“Perhaps this is not a model known in older democracies in Europe, but I don’t think it’s at odds with their standards,” he said. “It may be new and it’s very needed here.”

Those efforts at public outreach seem to be the target of a draft law proposed by Law and Justice in December that seeks to punish judges who criticize the government’s campaign to overhaul the judiciary and who engage in unspecified “political activities.”

“None of the changes they have made in the last four years have made the courts more efficient, transparent or friendlier toward citizens,” Judge Tuleya said. “All they have meant to do is fill key positions with loyalists.”

On Saturday, Polish judges led by Judge Tuleya, among others, will be joined by their peers from about 20 European countries in the March of a Thousand Scarlet Robes in Warsaw to protest the new bill.

The authorities see those demonstrations as a misguided and self-serving expression of solidarity among the judges. President Andrzej Duda said recently that the judges resist the changes only because they do not want “their privileges and power over the people taken away.”

Judge Tuleya first gained prominence in 2013, when he issued his ruling in the trial of Dr. Miroslaw Garlicki, a distinguished heart surgeon whom the Law and Justice-led government accused of taking bribes, sexual harassment and killing a patient. Prosecutors painted him as the epitome of a corrupt, immoral post-communist elite that needed to be expunged from Polish society.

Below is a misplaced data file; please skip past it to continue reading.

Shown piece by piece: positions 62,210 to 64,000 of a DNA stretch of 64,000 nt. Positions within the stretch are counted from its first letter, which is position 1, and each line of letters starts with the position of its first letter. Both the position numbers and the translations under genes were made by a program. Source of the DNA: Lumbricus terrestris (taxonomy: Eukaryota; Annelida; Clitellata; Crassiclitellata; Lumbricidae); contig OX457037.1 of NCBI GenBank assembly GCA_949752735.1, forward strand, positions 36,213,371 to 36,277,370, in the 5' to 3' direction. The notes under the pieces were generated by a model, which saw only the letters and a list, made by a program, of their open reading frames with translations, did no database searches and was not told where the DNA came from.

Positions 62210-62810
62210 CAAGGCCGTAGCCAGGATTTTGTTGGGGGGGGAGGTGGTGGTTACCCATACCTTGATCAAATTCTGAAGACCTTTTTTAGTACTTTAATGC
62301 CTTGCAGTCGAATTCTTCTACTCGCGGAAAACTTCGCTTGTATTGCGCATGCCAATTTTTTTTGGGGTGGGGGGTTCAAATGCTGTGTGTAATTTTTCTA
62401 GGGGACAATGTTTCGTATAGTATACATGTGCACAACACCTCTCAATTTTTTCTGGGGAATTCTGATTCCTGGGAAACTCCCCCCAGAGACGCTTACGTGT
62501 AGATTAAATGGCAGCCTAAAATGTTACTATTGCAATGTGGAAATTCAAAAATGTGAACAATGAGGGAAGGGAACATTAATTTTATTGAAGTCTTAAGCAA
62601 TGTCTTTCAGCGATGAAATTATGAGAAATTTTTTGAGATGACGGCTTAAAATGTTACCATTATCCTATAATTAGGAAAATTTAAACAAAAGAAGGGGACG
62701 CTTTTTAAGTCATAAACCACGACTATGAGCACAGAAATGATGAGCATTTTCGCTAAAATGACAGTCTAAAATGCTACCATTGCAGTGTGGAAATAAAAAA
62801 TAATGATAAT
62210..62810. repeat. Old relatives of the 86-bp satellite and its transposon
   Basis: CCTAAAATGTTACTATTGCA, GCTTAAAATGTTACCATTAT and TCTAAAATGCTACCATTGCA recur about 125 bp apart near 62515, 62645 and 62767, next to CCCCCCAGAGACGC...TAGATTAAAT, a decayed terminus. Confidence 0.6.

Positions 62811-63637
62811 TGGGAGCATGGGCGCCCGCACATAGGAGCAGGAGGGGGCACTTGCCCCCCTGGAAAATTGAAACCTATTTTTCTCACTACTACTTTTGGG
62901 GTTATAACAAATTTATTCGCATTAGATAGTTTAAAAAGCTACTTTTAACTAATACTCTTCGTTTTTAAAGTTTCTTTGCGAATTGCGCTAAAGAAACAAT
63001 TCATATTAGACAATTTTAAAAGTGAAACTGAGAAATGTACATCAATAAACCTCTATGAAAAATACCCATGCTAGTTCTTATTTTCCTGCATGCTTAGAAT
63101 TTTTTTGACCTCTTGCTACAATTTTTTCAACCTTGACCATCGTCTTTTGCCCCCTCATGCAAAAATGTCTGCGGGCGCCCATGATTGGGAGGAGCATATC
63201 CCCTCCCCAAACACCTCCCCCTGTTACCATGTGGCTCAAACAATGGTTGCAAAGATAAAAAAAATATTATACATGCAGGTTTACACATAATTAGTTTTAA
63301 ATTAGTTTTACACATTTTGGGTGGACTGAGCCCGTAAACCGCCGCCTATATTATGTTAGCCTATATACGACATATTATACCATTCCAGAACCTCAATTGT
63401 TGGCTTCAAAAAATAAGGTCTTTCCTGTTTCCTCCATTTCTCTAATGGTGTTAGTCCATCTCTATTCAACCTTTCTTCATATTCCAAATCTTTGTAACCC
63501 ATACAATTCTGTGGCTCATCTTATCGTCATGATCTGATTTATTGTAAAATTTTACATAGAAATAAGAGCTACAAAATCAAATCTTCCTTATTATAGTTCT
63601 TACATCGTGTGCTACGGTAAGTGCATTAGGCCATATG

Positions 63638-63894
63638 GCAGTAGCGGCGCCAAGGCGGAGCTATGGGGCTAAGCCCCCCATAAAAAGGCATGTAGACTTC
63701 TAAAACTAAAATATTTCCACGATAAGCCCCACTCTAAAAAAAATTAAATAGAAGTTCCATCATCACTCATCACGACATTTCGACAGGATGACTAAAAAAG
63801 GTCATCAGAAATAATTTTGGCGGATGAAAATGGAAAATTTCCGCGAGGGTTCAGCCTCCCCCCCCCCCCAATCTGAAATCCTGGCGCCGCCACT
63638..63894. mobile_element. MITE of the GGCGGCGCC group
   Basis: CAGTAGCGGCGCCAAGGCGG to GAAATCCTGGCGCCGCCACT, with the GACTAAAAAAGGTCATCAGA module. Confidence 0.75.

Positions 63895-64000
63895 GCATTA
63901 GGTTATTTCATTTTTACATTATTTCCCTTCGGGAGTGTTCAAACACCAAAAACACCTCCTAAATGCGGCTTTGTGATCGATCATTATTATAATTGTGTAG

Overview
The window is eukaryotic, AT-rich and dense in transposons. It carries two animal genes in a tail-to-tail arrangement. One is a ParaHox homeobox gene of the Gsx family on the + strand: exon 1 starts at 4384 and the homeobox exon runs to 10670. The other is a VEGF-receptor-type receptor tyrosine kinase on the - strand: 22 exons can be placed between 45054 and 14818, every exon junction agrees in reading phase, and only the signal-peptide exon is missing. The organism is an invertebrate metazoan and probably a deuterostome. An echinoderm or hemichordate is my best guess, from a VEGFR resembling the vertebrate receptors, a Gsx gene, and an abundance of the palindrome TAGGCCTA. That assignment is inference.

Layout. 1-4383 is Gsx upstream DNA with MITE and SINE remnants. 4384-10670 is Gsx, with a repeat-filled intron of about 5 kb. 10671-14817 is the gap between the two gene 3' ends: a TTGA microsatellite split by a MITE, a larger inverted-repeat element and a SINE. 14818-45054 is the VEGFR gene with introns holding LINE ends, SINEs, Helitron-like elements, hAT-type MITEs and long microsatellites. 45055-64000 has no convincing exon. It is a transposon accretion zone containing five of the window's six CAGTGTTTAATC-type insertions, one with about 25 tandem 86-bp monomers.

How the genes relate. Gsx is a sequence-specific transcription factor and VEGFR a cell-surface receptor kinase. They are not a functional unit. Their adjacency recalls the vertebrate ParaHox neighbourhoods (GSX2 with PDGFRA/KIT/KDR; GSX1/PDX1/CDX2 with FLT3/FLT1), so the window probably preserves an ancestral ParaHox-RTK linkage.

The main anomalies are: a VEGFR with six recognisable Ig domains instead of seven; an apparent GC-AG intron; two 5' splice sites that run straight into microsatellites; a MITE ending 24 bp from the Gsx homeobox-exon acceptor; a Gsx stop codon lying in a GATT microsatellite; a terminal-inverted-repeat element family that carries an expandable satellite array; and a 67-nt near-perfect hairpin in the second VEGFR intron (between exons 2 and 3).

By the time Judge Tuleya reached his verdict, Law and Justice had been voted out of power. But his ruling offered a scathing indictment of the government’s actions while in power.

While he did find Dr. Garlicki guilty of accepting cash and gifts from his patients, he cleared the doctor of all other charges. He said the methods used by law enforcement and prosecutors — at the behest of political leaders — were reminiscent of the “deepest Stalinist times.” Those methods included late-night interrogations, threats and unfounded detentions of witnesses.

Ever since that ruling, pro-government media outlets have waged a sustained campaign to discredit Judge Tuleya. When Law and Justice regained power in 2015, government officials pointed to the ruling as evidence of corruption in the judiciary.

Judge Tuleya says he now faces threats and verbal attacks on the street on a weekly basis. He watches as people on Twitter discuss murdering him. On two occasions, anthrax scares forced the evacuation of thousands of people in the District Court building where he works.